Topeka As an immigration lawyer in Overland Park, Mira Mdivani sees the heartbreaking stories every day.
Employers, workers and newlyweds stream into her office full of hope wanting to become U.S. citizens.
When told they face conflicting laws, years of delays, lengthy separations from their families and, for many, absolutely no chance of attaining citizenship, they often leave dumbfounded, depressed and desperate, she said.
Mdivani told state lawmakers last week that the federal immigration law was unfair, confusing and not based on the reality of a country that depends on immigrant labor but allows relatively few immigrants in legally.
"What we have here is built-in illegal immigration by law," Mdivani told the Senate Federal and State Affairs Committee.
Her remarks echoed a common theme voiced by experts appearing before the committee: Illegal immigration is a tough problem, and state attempts to address it often are misguided.
Committee Chairman Pete Brungardt, R-Salina, said he scheduled the informational hearings in response to numerous bills in the Legislature to try to crack down on illegal immigration.
"The public is frustrated," said Sheri Steisel, federal affairs counsel with the National Conference of State Legislatures.
And much of that frustration is directed toward the federal government's inability to control its borders, Steisel said.
This has resulted in an explosion of bills in state capitals nationwide, including Topeka.
From 1999 to 2004, there were 50 to 100 bills filed each year in state legislatures dealing with immigration, she said. That number increased to 300 bills in 2005 and at least 570 bills last year.
She said the major focus of the legislation has been trying to stem illegal immigration and integrating those who already are here into society. But, she said, states are limited on what they can do in an area that is under the federal government's control.
On the federal level, she said immigration reform remains a priority for President Bush, but the House and Senate are far apart in resolving differences in their proposals.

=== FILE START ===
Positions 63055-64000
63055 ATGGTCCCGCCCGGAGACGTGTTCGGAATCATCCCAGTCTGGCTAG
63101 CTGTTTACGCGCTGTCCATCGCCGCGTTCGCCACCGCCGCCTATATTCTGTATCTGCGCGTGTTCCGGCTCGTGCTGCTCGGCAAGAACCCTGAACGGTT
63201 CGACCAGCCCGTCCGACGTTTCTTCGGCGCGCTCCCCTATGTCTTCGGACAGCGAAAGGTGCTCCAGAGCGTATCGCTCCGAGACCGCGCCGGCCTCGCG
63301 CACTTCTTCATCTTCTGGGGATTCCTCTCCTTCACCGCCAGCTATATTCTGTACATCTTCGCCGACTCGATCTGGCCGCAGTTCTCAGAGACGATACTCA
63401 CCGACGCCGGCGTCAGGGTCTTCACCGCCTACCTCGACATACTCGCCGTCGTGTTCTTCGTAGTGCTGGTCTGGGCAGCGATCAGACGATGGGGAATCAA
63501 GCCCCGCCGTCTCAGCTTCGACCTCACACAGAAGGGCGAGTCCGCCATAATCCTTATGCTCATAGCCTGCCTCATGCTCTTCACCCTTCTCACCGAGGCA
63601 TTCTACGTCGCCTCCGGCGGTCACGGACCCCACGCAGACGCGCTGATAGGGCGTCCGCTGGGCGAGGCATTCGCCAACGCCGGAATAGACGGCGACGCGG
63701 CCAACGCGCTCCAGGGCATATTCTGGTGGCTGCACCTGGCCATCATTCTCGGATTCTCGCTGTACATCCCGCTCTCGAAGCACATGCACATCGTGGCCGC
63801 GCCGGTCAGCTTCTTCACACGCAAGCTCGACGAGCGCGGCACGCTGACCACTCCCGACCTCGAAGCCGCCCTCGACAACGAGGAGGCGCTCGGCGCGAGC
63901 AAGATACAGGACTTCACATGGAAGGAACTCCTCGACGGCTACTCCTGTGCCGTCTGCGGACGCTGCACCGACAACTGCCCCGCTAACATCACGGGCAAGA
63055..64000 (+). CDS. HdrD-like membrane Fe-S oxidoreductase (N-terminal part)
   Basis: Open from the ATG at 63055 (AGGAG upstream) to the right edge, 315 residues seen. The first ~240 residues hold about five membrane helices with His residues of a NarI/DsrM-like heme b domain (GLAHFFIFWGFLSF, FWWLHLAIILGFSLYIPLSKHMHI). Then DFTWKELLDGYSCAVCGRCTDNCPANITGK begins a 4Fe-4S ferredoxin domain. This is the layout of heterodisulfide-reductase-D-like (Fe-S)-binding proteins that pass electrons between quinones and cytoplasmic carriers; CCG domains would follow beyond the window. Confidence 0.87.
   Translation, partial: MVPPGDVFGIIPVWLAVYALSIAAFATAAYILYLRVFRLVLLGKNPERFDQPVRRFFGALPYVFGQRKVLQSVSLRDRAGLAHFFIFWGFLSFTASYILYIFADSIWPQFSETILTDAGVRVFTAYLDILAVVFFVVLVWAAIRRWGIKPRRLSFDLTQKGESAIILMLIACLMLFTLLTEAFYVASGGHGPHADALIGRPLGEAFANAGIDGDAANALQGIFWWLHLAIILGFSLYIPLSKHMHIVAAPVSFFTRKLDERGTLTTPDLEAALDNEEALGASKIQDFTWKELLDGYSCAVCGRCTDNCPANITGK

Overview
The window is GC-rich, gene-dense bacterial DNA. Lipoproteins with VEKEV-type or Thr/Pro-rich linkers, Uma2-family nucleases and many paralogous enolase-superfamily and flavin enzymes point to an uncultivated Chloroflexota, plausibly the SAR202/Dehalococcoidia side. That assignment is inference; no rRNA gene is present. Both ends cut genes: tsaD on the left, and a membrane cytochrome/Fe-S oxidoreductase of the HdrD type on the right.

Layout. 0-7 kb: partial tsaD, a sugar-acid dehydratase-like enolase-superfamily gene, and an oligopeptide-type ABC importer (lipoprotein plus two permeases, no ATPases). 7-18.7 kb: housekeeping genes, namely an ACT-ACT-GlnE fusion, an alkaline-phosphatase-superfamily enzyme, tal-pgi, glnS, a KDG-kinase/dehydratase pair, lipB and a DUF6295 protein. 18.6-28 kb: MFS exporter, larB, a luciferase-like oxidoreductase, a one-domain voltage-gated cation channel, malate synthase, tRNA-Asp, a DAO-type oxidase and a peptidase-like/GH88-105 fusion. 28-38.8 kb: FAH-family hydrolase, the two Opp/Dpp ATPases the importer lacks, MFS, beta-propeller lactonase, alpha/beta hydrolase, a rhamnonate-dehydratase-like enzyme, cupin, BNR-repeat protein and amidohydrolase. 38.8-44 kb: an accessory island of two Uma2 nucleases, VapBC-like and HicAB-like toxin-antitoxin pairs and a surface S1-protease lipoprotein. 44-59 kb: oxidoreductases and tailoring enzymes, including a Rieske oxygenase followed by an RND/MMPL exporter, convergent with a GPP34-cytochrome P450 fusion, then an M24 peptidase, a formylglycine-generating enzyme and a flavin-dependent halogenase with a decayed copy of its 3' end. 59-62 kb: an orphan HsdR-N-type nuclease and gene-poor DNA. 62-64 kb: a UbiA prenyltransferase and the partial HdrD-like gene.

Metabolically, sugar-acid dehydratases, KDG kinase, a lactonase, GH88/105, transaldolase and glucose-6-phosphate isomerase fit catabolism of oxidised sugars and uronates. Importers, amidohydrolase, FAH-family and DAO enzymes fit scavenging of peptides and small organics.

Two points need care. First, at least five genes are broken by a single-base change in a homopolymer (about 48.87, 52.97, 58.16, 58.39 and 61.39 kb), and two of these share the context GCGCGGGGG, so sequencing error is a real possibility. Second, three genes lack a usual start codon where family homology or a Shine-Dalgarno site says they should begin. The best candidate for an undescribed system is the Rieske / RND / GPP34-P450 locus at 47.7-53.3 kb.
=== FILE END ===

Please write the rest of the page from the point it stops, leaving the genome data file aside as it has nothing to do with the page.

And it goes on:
If the sides don't reach an agreement by this summer, she said, the politics of the upcoming presidential campaigns could stifle any progress.
"I think it's fair to say that this issue becomes too hot to handle," she said.
At the workplace
Mdivani said economists say the United States needs 3.5 million new foreign workers each year, but the government grants only 66,000 work-related visas annually for temporary workers.
That leads to illegal immigration "or we should close all our factories and send them to China," she said.
In Kansas, Republican and Democratic officials have called for a crackdown on employers who hire illegal immigrants, but Mdivani said many times well-intentioned employers are uncertain of the rules and sometimes trapped by them.
"Employers are between a rock and a hard place on immigration compliance," she said.
Brungardt said the purpose of his committee hearings was to educate members of the Legislature on the many problems with immigration law.
"It's a lot harder than what the election rhetoric would indicate," Brungardt said. "It touches a lot more areas than the public thinks."
Melinda Lewis, policy and research director for El Centro, a Hispanic advocacy group in the Kansas City area, said the proposals before Kansas lawmakers might sound good but fail to address a problem.
For example, she said, a measure to require voters to provide photo identification before their ballot is counted is aimed at illegal immigrants, although no instances of illegal immigrant voters have been uncovered.
Lewis said she thought the Senate committee hearings opened lawmakers' eyes to the unintended consequences of some legislation.
"I'm encouraged to see them take this kind of approach," she said.
An example of an unintended consequence, officials said, is a new federal law that requires all Medicaid applicants to provide documentation of citizenship and identification.
Since then, nearly 24,000 people have fallen off the program designed to serve the poor and needy, officials said. And most of those people probably are legal and eligible citizens who simply cannot come up with the documents in a timely manner, they say.
Andrew Allison, deputy director of the Kansas Health Policy Authority, said when poor, sick people can't access coverage because of paperwork problems, "that may ultimately wind up costing the health care system more in the long run."